In traditional construction projects, people majorly focus their energy and resources on transactions and contracts. So relationships remain transactional with the contracts ensuring the project outcomes.

However, in lean construction, everyone is focusing on the process. By being fully involved, they are optimizing everything for the end product. Regardless of your role in the construction process, you have a voice that all parties in the project can hear.

4. PLANNING MORE THAN REACTING

Conventional construction projects with their change orders and rework reflect tendencies to think short term. On the other hand, with lean construction projects, the stakeholders consider the structure’s entire life cycle. They consider what will happen to it in midlife and what could happen when it reaches logical conclusions.

The lean construction project participants consider how their interests affect one another to align their long-term and short-term interests to the construction project’s benefits.

5. CREATING STRUCTURES TO ACCOMPLISH GOALS

In lean construction, a systematic approach is used when preparing to begin an activity. Subsequently, the parties directly involved committing to complete it by the requirements.

As the project is underway, everyone gets involved in the lean construction practices to predict and solve challenges that could potentially threaten project completion. On a lean project, everyone is committed once they sign-in on the project. Fortunately, they are aware that help comes in all directions, meaning they are not alone.

6. ELIMINATING WASTE

Lean construction’s primary goal is the elimination or minimization of waste at every available opportunity. It targets a few major types of waste that include;

  1. Defects. These are anything not done the first time correctly, leading to reworks that waste time and resources.
  2. Overproduction. Overproduction occurs when an activity is finished earlier than scheduled or before the next activity in the process can begin.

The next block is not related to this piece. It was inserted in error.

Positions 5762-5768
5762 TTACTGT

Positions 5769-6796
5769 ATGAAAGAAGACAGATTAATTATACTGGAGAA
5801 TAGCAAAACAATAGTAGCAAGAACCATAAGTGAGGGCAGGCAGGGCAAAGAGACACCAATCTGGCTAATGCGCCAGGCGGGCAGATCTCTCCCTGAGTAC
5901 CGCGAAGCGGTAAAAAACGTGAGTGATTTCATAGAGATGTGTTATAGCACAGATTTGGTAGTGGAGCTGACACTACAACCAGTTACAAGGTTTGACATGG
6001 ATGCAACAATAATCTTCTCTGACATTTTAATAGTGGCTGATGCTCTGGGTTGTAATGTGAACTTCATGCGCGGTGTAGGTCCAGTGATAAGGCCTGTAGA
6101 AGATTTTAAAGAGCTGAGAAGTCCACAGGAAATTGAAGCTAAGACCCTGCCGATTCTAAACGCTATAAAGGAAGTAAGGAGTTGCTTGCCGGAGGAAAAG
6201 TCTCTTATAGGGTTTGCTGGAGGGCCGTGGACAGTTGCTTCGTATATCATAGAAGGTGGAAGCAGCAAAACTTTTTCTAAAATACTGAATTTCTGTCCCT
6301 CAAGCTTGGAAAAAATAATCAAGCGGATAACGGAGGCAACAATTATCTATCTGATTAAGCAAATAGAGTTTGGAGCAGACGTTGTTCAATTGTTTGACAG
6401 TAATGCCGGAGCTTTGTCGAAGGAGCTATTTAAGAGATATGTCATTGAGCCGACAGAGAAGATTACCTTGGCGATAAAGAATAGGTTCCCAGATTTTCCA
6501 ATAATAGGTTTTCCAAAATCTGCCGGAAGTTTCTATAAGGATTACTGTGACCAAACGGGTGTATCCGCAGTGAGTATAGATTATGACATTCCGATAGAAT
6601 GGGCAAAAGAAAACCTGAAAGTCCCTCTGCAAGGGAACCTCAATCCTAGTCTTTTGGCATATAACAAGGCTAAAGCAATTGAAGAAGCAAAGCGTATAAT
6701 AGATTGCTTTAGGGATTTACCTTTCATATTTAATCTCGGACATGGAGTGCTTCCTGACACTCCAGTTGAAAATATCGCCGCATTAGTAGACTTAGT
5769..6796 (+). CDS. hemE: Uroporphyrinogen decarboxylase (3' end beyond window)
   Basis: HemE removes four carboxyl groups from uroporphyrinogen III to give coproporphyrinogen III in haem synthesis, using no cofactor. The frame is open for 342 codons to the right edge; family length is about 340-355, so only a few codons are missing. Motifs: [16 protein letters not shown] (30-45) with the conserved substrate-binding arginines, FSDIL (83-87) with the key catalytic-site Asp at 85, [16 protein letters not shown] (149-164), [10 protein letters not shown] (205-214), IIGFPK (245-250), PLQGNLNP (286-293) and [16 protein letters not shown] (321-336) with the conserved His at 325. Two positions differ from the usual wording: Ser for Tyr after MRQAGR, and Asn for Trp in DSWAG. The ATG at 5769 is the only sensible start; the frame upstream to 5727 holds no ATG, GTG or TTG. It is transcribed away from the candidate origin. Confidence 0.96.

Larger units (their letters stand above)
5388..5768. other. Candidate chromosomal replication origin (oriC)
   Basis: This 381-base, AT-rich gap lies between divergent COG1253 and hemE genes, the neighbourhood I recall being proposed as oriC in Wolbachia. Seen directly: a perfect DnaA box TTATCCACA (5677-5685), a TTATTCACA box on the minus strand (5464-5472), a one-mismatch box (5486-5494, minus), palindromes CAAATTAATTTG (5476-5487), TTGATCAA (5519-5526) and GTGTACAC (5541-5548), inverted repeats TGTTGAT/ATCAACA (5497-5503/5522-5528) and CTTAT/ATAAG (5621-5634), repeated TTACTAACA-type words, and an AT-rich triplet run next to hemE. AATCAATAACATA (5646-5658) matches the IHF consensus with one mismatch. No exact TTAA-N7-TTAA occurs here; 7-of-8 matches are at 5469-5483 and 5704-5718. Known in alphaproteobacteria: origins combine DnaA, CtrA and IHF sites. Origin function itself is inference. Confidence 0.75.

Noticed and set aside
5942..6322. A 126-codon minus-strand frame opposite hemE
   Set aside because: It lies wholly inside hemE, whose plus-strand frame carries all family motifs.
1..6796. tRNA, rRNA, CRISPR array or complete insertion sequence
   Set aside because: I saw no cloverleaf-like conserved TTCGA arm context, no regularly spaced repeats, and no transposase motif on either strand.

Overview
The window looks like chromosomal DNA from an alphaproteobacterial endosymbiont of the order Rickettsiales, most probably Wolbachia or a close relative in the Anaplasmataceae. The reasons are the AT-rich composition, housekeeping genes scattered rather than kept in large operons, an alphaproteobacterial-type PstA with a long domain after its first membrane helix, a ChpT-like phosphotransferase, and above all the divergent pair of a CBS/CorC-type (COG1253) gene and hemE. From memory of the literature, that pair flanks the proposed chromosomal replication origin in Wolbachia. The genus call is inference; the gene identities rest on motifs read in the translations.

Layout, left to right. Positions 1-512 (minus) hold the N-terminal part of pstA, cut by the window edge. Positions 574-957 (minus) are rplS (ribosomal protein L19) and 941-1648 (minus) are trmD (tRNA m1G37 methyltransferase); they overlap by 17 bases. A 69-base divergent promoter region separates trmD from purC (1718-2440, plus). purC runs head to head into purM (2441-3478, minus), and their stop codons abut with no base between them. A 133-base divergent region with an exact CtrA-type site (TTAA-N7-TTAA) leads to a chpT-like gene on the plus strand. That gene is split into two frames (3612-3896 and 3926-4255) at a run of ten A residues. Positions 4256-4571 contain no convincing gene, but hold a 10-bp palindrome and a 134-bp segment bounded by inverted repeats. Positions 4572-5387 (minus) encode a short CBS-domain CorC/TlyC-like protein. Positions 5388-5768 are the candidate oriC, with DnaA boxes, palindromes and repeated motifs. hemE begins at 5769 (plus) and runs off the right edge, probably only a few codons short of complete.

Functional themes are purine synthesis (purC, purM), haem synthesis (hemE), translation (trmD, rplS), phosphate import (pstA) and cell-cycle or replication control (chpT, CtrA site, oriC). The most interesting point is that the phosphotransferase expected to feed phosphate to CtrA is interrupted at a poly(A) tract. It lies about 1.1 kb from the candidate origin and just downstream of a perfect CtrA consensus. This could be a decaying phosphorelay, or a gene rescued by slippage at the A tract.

3. Waiting. This happens when construction workers are ready, but materials necessary for project completion have not yet been delivered.
  4. Not utilizing skills. Construction workers at any particular project have a broad range of skills and experience. When the right worker is not matched to the correct task, their skills, talent, and knowledge are wasted.
  5. Transport. This happens when construction workers, materials, or equipment are moved to a job site before they are needed to do so. It could also mean unnecessary information transmission.
  6. Inventory. Construction materials that are not immediately needed are excess inventory. They occupy extra space, tie up budgets, and mostly degrade when not used.
  7. Motion. Unnecessary movement, for example, the distance between tools, workers, and materials, creates motion waste.
  8. Over-processing. It happens when features or activities are added with no value to the client.

USING REALISTIC CONTINGENCIES

Contingencies are like backup plans that you use in the construction process to protect you and the project from unforeseen circumstances. Contingencies range from money, inventory, favor, or goodwill. Unfortunately, contingencies mostly build up in the wrong proportion to the risk.

THE FLOW OF WORK PROCESSES (GOOD COMMUNICATION)